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Rob Cassidy (“ClimateGrouch”) is editorial director of Building Design+Construction. A city planner, he is the author of several books, including “Livable Cities,” and was a co-founder of the Friends of the Chicago River.
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December 09, 2013

Wayne Gretzky, arguably the greatest hockey player ever, once said, “I skate to where the puck is going to be, not where it has been.” Wouldn’t it be grand if AEC firms could apply the Great One’s predictive skill to the real estate market? Then you’d know exactly where to deploy your resources, human and financial.

Thanks to the Urban Land Institute’s “Emerging Trends in Real Estate 2014,” you have some hope of scoring like the Great One (and, I promise, this will be my one and only sports analogy of 2013). At the recent ULI national conference, in Chicago, ULI staff and experts from the consulting firm PricewaterhouseCoopers decoded the institute’s annual survey of more than 1,000 individuals from investment and real estate service firms, banks, REITs, residential land development companies, and institutional/equity investors.

The good news, according to ULI CEO Patrick L. Phillips, is that the U.S. commercial real estate market is gradually “recovering from the recovery” and will “gain momentum” in 2014. As stated in the 94-page report, “The market has progressed further through the economic and real estate cycles,” and there is “real evidence” of momentum in the marketplace. Hallelujah!

According to Stephen R. Blank, Senior Resident Fellow at ULI, “Fundamentals are strengthening across all property groups.” The average property score went up from 5.6 (out of 9) last year to 5.8, and private direct real estate investments had the highest score of all, 6.43.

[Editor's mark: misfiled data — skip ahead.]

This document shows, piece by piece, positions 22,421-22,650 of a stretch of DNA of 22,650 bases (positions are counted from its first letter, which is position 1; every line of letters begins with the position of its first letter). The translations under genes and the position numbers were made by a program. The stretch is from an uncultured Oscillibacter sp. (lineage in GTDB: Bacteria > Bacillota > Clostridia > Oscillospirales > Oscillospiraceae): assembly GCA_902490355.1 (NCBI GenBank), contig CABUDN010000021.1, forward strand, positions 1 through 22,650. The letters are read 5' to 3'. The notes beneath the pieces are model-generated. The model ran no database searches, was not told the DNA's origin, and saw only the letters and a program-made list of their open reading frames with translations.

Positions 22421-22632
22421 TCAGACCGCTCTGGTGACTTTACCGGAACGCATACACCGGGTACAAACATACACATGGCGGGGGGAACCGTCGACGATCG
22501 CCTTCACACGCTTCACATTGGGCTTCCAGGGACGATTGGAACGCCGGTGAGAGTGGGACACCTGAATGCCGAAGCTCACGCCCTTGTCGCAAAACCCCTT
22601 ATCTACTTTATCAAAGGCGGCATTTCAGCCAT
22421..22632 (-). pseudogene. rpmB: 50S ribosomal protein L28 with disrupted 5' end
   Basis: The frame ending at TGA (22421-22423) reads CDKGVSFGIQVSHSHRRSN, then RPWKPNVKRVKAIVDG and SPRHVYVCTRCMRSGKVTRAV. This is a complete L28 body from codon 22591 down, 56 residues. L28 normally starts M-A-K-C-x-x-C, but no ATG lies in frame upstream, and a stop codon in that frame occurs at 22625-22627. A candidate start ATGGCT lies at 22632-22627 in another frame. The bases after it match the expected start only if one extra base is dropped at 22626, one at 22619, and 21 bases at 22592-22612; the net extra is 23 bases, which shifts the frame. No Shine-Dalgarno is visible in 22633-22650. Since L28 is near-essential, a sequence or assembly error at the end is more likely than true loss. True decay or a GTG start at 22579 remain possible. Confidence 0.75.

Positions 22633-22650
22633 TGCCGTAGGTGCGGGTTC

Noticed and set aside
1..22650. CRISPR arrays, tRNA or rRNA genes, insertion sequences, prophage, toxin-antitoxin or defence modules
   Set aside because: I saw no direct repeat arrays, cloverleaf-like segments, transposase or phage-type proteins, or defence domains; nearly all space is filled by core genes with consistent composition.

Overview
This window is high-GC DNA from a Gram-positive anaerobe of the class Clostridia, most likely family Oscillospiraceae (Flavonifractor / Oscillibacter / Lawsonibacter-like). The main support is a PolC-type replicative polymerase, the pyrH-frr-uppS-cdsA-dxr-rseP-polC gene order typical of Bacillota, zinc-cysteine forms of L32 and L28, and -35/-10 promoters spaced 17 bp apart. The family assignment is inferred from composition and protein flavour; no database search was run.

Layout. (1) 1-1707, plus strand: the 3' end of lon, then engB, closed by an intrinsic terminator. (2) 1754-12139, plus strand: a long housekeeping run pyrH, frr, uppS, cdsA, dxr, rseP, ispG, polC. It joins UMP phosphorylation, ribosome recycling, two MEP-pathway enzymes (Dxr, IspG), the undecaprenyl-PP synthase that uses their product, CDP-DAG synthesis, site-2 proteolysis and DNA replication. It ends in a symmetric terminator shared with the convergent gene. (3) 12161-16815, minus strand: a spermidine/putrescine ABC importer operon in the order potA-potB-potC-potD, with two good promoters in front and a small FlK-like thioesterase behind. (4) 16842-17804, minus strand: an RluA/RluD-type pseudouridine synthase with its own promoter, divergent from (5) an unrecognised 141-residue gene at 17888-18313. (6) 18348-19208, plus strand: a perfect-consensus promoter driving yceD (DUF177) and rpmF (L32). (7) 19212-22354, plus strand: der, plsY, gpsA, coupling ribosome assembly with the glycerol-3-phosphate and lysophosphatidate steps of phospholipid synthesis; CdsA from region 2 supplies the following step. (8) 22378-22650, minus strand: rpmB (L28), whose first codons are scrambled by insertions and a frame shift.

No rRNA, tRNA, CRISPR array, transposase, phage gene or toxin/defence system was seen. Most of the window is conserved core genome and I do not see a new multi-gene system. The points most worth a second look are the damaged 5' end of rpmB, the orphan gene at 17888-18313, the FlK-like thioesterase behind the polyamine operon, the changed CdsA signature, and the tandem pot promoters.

The biggest shocker: Industrial/distribution real estate prospects surpassed multifamily development in respondents’ eyes. “It’s mostly warehouse, to meet next-day demand for online retail,” said PwC Director Andrew Warren, a co-author of the report, As for multifamily, ULI’s Blank said the market expressed some concern “due to possibly too much [apartment] construction” taking place.

For 2014, the strongest investment prospects among commercial property types (on a scale of 9) look like industrial/distribution (6.45), hotels (6.23), and apartments (6.14). Office buildings (5.76) and retail (5.72) managed to stay in the “fair” range as investment prospects among U.S. respondents to the survey, although central city offices got a respectable 6.08 score.

In geographic terms, San Francisco, New York, and Boston remain developer favorites, while several cities that were in the dumps—Atlanta, Miami, and can-you-believe-it Las Vegas—are showing solid prospects for the year ahead, along with Orange County and San Jose, Calif., two regions that were hit hard by the housing bubble.

“For these markets, it’s the homebuilding sector that’s driving them [upward],” said PwC’s Warren.

One “strong player” that has slipped dramatically: Washington, D.C., which dropped to 22nd place in ULI’s list of U.S. real estate markets to watch. “It’s a kind of guilt by association,” said Phillips. The decline in office absorption in the District may reflect what Warren called “federal fatigue,” which is having a dampening effect on private-sector real estate investment in D.C.

Two (or, more accurately, three) other cities to watch: Portland, Ore., and Minneapolis/St. Paul. The Twin Cities were “a little bit of a surprise,” said Warren, but they’ve become attractive to recent college grads who want to stay in the Midwest.

Also worth a second look for real estate development opportunities: Charlotte, Denver, Los Angeles, Nashville, Raleigh, and Salt Lake City.

But uncertainty over unemployment and government fiscal policy, China’s moderating growth, and economic troubles in the Eurozone will weigh heavily on U.S. real estate investors in 2014.

         
 
 

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